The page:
As we come to the table, what a wonderful place to renew afresh in the presence of our Savior those commitments of heart that marked us when He drew us to Himself, and we were bound to Him as we came in repentance and faith. And with the passing of time, there has been the erosion of that single-eyed, whole-hearted, unrivaled affection to Christ. What better place than at this table to have those fountains of single-eyed love opened up afresh as we remember our Lord in His dying love? What better place to take that thing that right now you've begun to put your fingers around it--for some of you young people, an ambition, a relationship, a standing in the eyes of others--and here unclasp your hand if you're a confessing disciple who comes to this table of remembrance. As you take the bread and take the cup, say, "O Lord, may these hands hold all things this way." Inner renunciation. Those of us who are older--all of our possessions--how long has it been since you've realistically, consciously said from the heart, "Lord Jesus, everything I am and have is Yours. It's stamped with the sign of the cross. It's blood-bought property, and I'm glad to have it so"? May God grant that those of us who are His disciples will find that attachment to Christ deepened and renewed as our faith in the virtue of His dying love for us is strengthened.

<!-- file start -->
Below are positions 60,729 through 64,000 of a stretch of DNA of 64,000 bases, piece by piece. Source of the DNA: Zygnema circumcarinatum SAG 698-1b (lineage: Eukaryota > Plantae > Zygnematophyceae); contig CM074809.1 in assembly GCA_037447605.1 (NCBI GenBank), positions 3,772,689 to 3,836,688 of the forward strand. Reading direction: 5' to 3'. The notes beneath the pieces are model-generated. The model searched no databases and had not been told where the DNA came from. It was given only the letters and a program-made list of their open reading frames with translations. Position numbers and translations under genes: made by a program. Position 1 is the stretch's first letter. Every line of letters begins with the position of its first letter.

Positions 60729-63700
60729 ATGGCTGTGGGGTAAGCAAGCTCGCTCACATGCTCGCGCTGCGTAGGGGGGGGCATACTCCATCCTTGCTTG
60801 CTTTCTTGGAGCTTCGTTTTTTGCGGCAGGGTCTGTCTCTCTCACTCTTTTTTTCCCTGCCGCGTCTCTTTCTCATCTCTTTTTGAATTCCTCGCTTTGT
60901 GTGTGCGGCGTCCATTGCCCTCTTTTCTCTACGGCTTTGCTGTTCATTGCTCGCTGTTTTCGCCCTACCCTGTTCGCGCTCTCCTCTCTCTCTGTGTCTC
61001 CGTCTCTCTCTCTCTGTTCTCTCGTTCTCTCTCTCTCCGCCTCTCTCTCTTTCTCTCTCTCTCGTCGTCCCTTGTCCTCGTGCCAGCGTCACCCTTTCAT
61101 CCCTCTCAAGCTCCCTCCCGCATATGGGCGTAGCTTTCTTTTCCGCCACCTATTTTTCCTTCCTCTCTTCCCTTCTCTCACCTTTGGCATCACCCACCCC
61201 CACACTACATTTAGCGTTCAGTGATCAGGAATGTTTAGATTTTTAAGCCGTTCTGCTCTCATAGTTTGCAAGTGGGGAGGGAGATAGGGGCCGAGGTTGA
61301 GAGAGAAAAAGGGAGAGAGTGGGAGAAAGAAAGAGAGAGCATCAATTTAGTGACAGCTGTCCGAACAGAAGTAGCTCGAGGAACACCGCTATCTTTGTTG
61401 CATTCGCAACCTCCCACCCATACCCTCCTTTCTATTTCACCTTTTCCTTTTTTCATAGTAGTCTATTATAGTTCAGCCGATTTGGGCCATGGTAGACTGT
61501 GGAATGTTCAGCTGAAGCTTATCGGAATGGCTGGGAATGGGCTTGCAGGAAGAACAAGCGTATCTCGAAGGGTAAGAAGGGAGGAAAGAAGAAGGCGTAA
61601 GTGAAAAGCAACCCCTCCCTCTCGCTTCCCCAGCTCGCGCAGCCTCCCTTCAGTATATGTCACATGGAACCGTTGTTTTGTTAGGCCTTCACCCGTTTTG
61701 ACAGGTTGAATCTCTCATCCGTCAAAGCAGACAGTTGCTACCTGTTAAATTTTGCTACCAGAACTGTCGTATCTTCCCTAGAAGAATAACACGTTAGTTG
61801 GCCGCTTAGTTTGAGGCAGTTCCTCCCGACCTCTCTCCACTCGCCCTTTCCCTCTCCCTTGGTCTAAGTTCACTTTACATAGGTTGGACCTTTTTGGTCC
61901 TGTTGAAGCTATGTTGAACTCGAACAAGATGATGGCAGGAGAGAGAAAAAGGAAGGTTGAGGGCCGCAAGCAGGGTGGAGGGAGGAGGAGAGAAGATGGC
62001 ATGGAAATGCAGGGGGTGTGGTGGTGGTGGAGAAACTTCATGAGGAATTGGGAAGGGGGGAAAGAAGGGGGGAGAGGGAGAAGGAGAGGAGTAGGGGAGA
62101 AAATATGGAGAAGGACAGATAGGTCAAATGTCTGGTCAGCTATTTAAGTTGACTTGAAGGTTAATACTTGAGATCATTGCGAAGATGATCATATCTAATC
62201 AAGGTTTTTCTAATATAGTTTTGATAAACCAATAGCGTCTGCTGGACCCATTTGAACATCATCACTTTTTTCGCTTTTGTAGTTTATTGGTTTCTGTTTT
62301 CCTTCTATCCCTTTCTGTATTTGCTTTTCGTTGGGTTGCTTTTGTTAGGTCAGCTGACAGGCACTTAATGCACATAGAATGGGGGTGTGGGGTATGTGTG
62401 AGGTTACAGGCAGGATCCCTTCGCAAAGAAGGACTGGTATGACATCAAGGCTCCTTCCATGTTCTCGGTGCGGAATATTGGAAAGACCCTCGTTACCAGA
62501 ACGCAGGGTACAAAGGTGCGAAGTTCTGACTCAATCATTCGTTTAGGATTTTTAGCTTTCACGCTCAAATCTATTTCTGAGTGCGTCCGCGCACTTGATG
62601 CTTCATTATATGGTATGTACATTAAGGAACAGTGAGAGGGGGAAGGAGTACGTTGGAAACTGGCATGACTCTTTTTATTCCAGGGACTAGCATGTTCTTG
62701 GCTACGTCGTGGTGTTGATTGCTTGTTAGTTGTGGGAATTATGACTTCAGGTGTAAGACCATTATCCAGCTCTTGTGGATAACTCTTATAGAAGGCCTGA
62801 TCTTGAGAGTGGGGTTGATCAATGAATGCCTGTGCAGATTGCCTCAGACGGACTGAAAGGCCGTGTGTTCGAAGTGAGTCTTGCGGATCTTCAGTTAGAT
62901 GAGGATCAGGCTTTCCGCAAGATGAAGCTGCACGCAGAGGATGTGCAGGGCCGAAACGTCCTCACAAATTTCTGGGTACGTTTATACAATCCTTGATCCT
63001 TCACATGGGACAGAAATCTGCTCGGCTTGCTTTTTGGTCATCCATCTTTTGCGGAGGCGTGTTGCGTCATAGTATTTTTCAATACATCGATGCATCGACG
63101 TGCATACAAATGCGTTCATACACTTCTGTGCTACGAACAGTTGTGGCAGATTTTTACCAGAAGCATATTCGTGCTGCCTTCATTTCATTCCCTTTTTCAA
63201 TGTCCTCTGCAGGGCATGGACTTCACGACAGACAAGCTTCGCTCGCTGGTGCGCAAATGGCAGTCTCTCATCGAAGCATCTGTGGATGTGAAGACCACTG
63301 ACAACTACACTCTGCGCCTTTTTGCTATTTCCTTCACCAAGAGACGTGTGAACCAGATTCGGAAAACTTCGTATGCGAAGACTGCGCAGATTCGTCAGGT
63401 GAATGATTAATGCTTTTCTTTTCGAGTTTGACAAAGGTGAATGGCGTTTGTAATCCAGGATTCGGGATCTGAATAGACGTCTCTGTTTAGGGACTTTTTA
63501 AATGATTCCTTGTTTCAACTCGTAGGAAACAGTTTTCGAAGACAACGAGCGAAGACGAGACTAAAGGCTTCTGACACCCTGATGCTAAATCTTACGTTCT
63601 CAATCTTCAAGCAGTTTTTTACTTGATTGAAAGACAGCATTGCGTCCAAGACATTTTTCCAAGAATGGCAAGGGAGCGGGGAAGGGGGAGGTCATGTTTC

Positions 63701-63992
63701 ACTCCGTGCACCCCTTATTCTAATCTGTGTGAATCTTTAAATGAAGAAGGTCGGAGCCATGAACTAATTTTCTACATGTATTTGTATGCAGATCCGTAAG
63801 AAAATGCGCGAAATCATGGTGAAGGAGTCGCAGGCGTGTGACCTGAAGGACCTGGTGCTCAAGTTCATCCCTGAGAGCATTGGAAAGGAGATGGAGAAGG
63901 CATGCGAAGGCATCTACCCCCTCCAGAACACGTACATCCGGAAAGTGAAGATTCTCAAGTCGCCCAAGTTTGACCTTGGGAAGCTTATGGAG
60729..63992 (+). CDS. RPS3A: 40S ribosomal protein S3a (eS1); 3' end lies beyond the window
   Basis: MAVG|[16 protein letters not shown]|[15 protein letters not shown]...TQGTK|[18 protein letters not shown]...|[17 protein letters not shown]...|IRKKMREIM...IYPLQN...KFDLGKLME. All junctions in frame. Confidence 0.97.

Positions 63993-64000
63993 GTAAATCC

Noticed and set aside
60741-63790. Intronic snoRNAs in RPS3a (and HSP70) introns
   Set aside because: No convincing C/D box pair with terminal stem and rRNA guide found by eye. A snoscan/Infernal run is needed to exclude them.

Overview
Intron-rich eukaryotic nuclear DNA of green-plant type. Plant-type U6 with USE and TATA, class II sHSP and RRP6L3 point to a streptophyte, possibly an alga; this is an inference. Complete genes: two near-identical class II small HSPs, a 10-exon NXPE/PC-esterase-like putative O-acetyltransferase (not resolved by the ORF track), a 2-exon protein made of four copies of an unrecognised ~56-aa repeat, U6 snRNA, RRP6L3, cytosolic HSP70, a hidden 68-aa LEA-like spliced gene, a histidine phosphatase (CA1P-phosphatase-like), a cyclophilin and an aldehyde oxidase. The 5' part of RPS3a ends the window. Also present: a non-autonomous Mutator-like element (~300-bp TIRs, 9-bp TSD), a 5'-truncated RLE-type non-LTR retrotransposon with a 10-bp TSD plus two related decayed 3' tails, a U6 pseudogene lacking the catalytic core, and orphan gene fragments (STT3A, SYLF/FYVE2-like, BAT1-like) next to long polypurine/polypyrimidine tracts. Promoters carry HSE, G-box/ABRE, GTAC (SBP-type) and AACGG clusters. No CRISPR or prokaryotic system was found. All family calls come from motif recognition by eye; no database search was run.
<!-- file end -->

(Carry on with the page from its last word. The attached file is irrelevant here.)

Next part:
And perhaps some of you who have been dallying about, may God send arrows to your heart, and my you hear Jesus say, "You're not My disciple. You haven't come on My terms. Stop this nonsense claiming you're a Christian." Three times our Lord says, "You cannot be My disciple." But by the grace of God, coming on His terms, you can become His disciple, and in attachment to Him know the blessedness of His cleansing, forgiving, renewing, and empowering grace and begin to walk as one who is indeed His disciple, present yourself for baptism, for when Christ makes us His disciples by His grace, it is His will that we openly declare that attachment to Him in the ordinance of His own institution.

Home | Books & Articles | Spurgeon Gems | Devotional Helps
Puritan Prayers | Inspirational Quotes | Inspirational Poems
Audio Messages | Assurance | Prayer | Praise | About Our Ministry